Brendon Todd does not sweeten it. He had the yips, he knows, and (almost) ruined his career.
The 34-year-old became the comeback story of the weekend when he made seven birdies in a row in the first nine and ended up shooting 62 on Sunday, winning the Bermuda Championship by four.
It was an exceptional day for Todd. Until Sunday, his only other victory at the PGA Tour was at the Byron Nelson in 2014, but the following year he shot him and ended up obsessing him for several seasons and almost derailed his career completely. He talked about that, and the screams, during his winner's press conference on Sunday night.
"I think it was the third hole of Saturday's round in the (2015) BMW," said Todd. "I was not very happy with how I hit him a few weeks before, so my teacher, Scott Hamilton, and I changed my swing and closed the face of the stick, and started hitting it really well." I got to the BMW there in Conway Farms, I think I shot 68-63, 11 less and I was in the last group with Jason Day and maybe Alex Noren. I really can't remember who the third one was. It was obviously a great moment for me. I had gotten used to it. I was playing very well, I spent a couple of years. Just for one reason or another, I hit this iron four, it was the fourth hole, I hit 50 yards to the right, like past the bushes, in another set of thrusts and I made a 7. It just shook me a little.
"And then the shot continued to reappear throughout the fall schedule," Todd continued. “I mean, I lost golf balls, I was hitting dangers and hitting well. Much of that was mental, in part it was the fact that I changed my swing and basically fought that scary yip feeling everything & # 39; 16. And even if I had a tournament where I didn't hit him, I was so afraid of hitting him that I hit him on the left and splintered and set my way to 72 and missed a thousand cuts. "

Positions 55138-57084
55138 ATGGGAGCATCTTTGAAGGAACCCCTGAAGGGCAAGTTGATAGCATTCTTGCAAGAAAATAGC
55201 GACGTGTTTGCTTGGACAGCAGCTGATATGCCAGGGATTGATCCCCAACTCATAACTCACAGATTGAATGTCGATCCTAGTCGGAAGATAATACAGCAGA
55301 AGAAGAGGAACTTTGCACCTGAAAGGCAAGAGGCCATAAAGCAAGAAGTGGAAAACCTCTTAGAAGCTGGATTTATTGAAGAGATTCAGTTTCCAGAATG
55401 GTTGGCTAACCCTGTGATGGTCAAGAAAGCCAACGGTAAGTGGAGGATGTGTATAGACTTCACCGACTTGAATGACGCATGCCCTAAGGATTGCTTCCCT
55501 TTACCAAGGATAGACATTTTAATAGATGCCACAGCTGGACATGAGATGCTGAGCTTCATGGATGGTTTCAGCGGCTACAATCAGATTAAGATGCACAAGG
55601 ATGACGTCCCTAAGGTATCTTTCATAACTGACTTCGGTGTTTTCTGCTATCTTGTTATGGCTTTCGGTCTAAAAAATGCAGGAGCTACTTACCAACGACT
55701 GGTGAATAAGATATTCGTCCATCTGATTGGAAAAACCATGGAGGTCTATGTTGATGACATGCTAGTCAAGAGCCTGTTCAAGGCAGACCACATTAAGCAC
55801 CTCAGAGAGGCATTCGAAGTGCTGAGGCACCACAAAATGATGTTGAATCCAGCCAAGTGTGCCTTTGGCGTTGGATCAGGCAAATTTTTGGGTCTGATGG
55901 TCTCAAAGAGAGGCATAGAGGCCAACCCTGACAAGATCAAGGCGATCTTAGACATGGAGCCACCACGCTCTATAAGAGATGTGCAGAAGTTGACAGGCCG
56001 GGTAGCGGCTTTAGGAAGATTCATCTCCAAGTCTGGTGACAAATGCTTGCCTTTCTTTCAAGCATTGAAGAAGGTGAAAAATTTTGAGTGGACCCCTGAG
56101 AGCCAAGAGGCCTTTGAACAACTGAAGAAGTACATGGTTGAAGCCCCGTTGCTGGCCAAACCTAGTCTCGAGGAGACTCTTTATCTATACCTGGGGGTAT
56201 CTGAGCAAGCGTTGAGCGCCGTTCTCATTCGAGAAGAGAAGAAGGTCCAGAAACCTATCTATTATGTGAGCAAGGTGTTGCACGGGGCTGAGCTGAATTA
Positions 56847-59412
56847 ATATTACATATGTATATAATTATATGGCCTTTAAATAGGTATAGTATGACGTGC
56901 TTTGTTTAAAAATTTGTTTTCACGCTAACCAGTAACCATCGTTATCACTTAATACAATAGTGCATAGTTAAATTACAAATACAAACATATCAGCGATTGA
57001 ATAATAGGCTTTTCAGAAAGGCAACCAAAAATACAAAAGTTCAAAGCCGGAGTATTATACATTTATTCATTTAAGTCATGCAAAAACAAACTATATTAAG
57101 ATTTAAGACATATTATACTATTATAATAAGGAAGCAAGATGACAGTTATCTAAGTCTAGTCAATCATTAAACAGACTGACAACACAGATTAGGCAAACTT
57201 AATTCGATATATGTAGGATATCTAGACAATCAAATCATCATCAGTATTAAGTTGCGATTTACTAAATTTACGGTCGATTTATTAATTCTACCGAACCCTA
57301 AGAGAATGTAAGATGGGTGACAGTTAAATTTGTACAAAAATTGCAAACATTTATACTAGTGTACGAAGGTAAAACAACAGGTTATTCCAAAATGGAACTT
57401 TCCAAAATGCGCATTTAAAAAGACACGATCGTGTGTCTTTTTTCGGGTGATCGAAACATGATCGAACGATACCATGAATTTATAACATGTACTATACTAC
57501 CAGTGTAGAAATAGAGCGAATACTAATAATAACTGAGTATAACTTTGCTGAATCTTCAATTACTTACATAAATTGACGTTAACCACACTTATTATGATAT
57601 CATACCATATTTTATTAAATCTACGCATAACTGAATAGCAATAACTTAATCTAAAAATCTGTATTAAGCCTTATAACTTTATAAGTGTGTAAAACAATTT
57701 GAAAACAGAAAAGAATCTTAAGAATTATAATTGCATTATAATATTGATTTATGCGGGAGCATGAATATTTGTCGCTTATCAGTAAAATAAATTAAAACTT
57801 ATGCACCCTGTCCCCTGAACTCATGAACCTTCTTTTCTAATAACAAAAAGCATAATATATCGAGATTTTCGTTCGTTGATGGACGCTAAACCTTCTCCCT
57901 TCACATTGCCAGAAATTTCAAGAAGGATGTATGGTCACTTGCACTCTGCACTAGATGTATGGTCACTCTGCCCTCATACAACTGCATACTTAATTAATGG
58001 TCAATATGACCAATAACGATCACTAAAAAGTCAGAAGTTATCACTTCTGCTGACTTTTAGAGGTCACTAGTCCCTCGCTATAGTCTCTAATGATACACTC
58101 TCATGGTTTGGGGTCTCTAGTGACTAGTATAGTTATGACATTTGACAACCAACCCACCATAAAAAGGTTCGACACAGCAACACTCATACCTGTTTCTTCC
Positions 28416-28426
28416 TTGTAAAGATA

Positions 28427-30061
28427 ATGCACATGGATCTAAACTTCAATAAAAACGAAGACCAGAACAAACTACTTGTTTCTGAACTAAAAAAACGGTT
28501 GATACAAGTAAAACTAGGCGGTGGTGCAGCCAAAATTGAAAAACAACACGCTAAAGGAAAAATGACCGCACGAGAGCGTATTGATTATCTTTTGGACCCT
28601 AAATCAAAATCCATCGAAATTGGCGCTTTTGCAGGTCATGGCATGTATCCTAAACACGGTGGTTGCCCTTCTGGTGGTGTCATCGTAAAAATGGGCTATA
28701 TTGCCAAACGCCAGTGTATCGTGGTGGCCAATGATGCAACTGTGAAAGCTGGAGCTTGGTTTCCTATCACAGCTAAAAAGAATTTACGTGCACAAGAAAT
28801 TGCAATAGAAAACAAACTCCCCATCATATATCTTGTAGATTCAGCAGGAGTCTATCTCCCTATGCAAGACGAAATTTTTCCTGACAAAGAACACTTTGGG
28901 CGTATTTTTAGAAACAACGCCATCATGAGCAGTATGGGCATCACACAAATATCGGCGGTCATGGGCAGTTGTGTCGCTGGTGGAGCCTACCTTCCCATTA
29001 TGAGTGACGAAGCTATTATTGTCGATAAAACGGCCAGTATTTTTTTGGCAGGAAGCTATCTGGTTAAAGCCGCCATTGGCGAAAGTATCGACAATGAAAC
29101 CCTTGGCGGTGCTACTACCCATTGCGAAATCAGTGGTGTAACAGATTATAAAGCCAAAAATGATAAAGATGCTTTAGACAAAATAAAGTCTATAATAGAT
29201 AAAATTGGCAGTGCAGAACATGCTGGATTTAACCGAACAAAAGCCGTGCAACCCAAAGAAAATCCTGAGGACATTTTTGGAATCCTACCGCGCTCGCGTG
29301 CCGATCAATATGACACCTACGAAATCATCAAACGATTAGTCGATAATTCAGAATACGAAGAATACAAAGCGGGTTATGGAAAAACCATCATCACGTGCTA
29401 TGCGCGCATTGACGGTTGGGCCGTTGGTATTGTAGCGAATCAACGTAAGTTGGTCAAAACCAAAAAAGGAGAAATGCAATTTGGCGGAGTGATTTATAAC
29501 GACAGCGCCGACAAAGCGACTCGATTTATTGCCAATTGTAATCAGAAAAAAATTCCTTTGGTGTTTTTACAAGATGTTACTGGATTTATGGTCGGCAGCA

From 2016 to 2018, Todd lost 39 of 44 cuts. He said it didn't matter which teacher he worked with because he was not giving himself the free time he thinks he needed, free time to calm his mind.
"For some reason, I just couldn't understand what it was," he said.
At the end of the 2018 season, a season in which he lost the cut in his six starts at the PGA Tour, Todd began working with Bradley Hughes. He took six weeks off and worked on exercises in his basement. It was around that time that Caddy Ward Jarvis approached him. Jarvis told Todd that he was a stutterer and that he suffers the same mental crises as him. He recommended a book by Rick Ankiel, a former MLB pitcher and gardener.
Ankiel was a young and talented pitcher with a fast ball and a deadly deadly ball that came with the St. Louis Cardinals, but in the 2000 National League Division Series he threw five wild pitches in the third inning of Game 1 against the Braves from Atlanta. At his next start in the National League Championship Series against the New York Mets, he struggled again with his control and was unable to leave the first inning. Ankiel was sent to the minor leagues the following season and then had to reinvent himself as a gardener, which turned into a second race.